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Wine alcohol strength ‘systematically’ understated on labelling


Study of 129,000 wines reveals some vintners deliberately – but legally – market wine as less alcoholic than it is.

Farmers pick grapes in Santiago

Farmers pick grapes of the Merlot-Cot stock during the wine harvest of the Perez Cruz vineyard in Santiago. Photograph: Martin Bernetti/AFP/Getty Images

Wine drinkers suffering an unexpected hangover after what they thought was a moderate drink may have just found someone else to blame but themselves.

A study of the alcohol content of 129,000 wines from vineyards across Europe and the new world over a 16-year period has suggested that many vintners have been “systematically” understating their wines’ strength on labels.

The American Association of Wine Economists found that 57% of the wines analysed were stronger than declared on the label. The average alcohol content was 13.6% when the average reported strength was 13.1% according to the biggest study of its kind undertaken yet. It was based on imports into Ontario, Canada, one of the few places to test the alcohol content of every incoming wine. Bottles from Chile, Argentina and the US were the worst offenders overall, but all of the wine-making countries analysed, including France, Italy and Spain, on average underplayed alcoholic power. Just under a third of the wines overstated their alcohol content and these were typically the weaker bottles.

The authors of the report, titled Splendide mendax: false label claims about high and rising alcohol content of wine, said informal discussions with winemakers showed they appeared to be reducing the alcohol levels printed on labels to improve sales in an era of rising strength level in wine caused by increased temperatures, changing tastes and improved wine-making techniques.

“Some winemakers … have admitted they deliberately chose to understate the alcohol content on a wine label, within the range of error permitted by the law, because they believed that it would be advantageous for marketing the wine to do so,” said the report, written by a team led by Julian Alston at the University of California.

“We observe systematic patterns in the errors: a tendency to overstate the alcohol content for wine that has relatively low actual alcohol content and a tendency to understate the alcohol content for wine that has relatively high alcohol content.”

Winemakers exporting to Britain are obliged to express alcohol in units of half a per cent but can claim a 14.5% bottle is 14% because the European regulations only require the label strength is not more than half a per cent out. Ontario allows a 1% tolerance.

“I think winemakers want to endow their wines with the sensory appeal associated with ripe flavours and concomitant high alcohol but know that many consumers are intellectually opposed to high alcohol levels,” said Jancis Robinson, a leading British wine critic. “They know that lots of people first ‘taste with their eyes’, by checking the alcohol level printed on the label.”

“Historically we haven’t worried about alcohol levels in wine too much,” said Jasper Morris, a master of wine at Berry Brothers and Rudd, the Queen’s wine merchant. “It used to be all around 12% to 13%. It certainly wasn’t like the difference between buying lager, where premium brands can be twice as strong.But labelling is beginning to become more of an issue when you have wines at 14.5% and 15%. Like everybody else, I want the product to be the same as what it says on the label.”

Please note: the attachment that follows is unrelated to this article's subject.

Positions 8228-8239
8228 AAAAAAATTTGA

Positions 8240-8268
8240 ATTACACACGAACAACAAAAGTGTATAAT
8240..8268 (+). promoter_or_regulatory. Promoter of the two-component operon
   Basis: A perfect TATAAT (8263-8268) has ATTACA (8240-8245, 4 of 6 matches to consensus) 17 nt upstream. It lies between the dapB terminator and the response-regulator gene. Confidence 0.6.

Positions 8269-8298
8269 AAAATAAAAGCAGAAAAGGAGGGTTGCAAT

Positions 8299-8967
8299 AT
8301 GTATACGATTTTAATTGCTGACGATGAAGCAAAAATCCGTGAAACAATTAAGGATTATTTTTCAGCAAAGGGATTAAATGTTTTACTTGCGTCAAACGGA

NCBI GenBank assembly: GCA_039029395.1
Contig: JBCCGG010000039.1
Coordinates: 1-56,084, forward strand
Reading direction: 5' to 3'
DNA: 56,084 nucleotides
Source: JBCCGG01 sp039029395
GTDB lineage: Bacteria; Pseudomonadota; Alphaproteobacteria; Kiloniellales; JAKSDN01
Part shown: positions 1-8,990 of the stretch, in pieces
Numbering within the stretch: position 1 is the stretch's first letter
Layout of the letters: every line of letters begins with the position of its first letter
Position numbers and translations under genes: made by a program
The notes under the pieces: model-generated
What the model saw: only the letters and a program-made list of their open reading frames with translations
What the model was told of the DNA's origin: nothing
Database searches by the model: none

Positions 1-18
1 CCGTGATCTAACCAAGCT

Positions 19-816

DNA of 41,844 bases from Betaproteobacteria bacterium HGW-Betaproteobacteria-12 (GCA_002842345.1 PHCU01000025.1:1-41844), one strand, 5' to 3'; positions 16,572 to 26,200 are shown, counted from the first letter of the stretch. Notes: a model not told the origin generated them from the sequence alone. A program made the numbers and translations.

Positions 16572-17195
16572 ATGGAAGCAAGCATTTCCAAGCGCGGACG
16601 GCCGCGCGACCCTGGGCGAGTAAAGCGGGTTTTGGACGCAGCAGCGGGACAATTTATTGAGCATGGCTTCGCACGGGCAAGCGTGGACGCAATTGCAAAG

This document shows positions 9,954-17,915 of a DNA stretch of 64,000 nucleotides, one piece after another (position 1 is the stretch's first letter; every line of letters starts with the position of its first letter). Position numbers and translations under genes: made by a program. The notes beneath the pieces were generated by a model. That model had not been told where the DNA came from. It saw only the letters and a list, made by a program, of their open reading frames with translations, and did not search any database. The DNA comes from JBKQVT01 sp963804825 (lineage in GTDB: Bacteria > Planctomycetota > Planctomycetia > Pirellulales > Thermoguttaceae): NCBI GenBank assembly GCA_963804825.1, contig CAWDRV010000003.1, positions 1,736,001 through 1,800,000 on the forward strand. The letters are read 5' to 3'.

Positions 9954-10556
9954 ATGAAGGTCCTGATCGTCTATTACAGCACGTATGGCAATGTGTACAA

Michael Cox, UK director of Wines of Chile, denied there was a systematic approach to under-reporting alcohol content in Chilean wines and said there were some cases where consumers were attracted by strength. But he added: “There is a trend towards lower alcohol wines and so to some extent there is a marketing angle.”

The analysis also revealed that strength of wine across the world has risen by almost a whole percentage point in recent years. Between 1992 and 2006, the average alcohol in a bottle of wine that passed through Ontario rose from 12.6% to 13.6%. In some cases alcohol levels have risen to double that. American wine is typically almost one percentage point stronger than their European counterparts and Australian wine half a percentage point. But some of France’s prestigious wines are now producing their own blockbusters. Last week, Chateau La Mission Haut-Brion in Bordeaux released a £580 bottle of wine with 15% alcohol.

Tests on individual wines present a mixed picture. Jon Bonné, the wine critic of the San Francisco Chronicle, ordered tests on 19 wines and found that 14 had understated alcohol levels, three by a whole percentage point. The Guardian this week commissioned analysis on six bottles on sale in Majestic from Australia, California, France and Italy. The tests were conducted using the EU standard distillation method and the analyst was able to check the bottles to a tolerance of 0.3 percentage points. Taking that into account, none breached EU regulations but in each case customers were getting less alcohol than they bargained for, not more.

The true extent of inaccurate reporting remains unclear in the UK. The Food Standards Agency which is charged with ensuring labels on imported wines do not make false claims only carries out spot checks on non-EU wine and then only checks against the alcohol level provided on official documentation provided by the winemaker and does not carry out its own alcohol analysis.

Story by Robert Booth

Courtesy of The Guardian

guardian.co.uk home www.guardian.co.uk

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This entry was posted on July 5, 2011 by in News..

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